– Hey, what have you done today?

– Nothing, just some shopping.

Sitting at the window of my Bethnal Green flat, I have become accustomed to such an exchange. Hoping to probe more deeply into the lives of my participants, I would often ask them to tell me what they had done during the day, only to be met with an exchange that presented “a challenge for cultural analysis” (Ehn and Lofgren 2009: 99). What is there to write about if nothing “out of the ordinary” seems to happen? Consumption creates “rhythms and temporalities in everyday life” (ibid), rarely noticed or reflected upon. Its apparent banality, invisibility even, often conceals questions of subjectivity, power and control. By looking ethnographically more closely at British-born Bengali Muslims living in Tower Hamlets, East London, this chapter explores the dynamics that make consumption not just ordinary but also meaningful and mandatory. It is precisely through this everyday practice that I discover a formation of “the Muslim self ” in the borough. The process of formation is just as important as “the objects that are communities or subjects that are ethnicities” (Back et al. 2009: 5). My case in point is the Boycott, Divestment and Sanctions (BDS) campaign against Israeli apartheid and occupation. On the one hand, the campaign is subject to personal struggles and processes of making alongside forces of tension, fragmentation and forgetting. On the other hand, it is in articulation with various meanings and discourses that designate boundaries, assign common values, reinforce social ties and symbolize distinct group awareness.

I begin the chapter by introducing BDS. The movement uses facebook, twitter, and youtube to appeal to consumers’ longing to act devotedly towards distant others. These appeals must make sense to potential recruits and, if they are to spark action, they must resonate with diverse members of the public. Resonance implies alignment between movement claims and what the public already knows, feels or has experienced. BDS, put differently, has to echo with communities in which it operates. I draw from available data gathered by others working in Tower Hamlets and quote from it whenever it is relevant – using the secondary literature in order to allow readers to locate the context of participant narratives. I pay particular attention to the intergenerational debates and the consequent shift in the nature of district politics driven by a new generation of British-born activists. The second generation – those in the thirties to fifties age band – had become a majority of the ruling Labour Group in 2002, and a majority of the local council in 2006. Yet, in the ethnographic work, it was this “secular, left of center, municipalist politics – closely linked to a machine that could mobilize particular villages and regional groupings from the diasporic subdivisions of Bangladeshi Sylhet – that was opposed by a new generation of idealistic activists” (Back et al. 2009: 10).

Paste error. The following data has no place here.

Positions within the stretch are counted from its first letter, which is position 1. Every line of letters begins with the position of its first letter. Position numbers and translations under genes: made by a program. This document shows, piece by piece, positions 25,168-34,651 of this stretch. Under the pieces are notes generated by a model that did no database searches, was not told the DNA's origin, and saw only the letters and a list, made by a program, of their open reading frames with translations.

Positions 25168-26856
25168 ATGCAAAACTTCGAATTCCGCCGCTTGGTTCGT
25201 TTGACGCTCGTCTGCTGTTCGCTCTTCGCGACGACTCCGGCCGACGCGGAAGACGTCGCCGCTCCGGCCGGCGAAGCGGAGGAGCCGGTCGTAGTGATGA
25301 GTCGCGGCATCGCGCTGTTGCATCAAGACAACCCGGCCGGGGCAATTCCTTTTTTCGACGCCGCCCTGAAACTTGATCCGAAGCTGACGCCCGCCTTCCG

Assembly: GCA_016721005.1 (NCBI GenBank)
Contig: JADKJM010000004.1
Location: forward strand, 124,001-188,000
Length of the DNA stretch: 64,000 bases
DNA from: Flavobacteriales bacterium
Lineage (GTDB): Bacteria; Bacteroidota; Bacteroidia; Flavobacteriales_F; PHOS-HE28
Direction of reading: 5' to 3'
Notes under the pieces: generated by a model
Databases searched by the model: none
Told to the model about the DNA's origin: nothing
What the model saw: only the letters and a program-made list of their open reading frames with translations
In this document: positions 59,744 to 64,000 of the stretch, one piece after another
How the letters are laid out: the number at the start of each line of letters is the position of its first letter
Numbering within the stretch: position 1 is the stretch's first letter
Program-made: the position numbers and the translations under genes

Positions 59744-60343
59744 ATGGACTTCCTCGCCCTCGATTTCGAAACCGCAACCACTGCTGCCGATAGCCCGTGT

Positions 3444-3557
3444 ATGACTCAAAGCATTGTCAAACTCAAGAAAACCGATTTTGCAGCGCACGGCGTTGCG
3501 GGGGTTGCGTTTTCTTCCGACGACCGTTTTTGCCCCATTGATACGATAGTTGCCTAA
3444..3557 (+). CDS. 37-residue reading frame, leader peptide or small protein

I argue that the British-born generations are more inclined to communicate a set of geopolitical issues that are of relevance to Muslim communities across the world. For them, BDS is about the appearance of consciously political Islam that has an active interest in, and awareness of, Muslims everywhere. At the same time, the campaign is about what it means to act as a good citizen within contemporary society. Idealistic activists demand that Britain take on a more inclusive definition of itself – one that makes room for Islam and Muslims in it (Moll 2007). In doing so, they put together a more general explanation of what it means to be a Muslim. “Being” Muslim reverberates through concrete social actions and relationships made possible by a commitment to religious progressiveness. To “become” progressive, Muslims must return to the core sources of Islam that highlight the values of equality, religious freedom, respect for diversity, just dealings and love (Duderija 2006). In other words, by joining BDS young Bengali Muslims living in Tower Hamlets hope to bypass the culturally restricted understanding of Islam held by members of the older generation, as well as extremist understandings of the faith and common stereotypes these understandings encourage.

From spring 2009 to spring 2014, I made regular visits to the district. Produced data are limited in the number of people contacted but rich in the qualitative information they provide. My participants, put differently, are not representative in a statistical sense, but their views are an important part of a more general debate among British Bengali Muslims about belonging (Eade 1997c: 149). Individuals quoted in this chapter use BDS to problematicize local and national identities on the back of discourses and practices that are not fixed in familial, ethnic or religious essence. I encouraged them to consider meanings of these different categories with a goal of discovering “imagined worlds” they inhabit. I traced a creation of worlds that are both above and below the scale of nation-state – worlds that are simultaneously local and global. The present chapter offers a glimpse into everyday life practices of the British-born generations that inhabit these worlds. It asks, “who boycotts”, “how” and “why”, without resorting to grand generalizations about faith, belief and identity. As I arrived in Tower Hamlets in April 2009, these questions were going round and round in my head.

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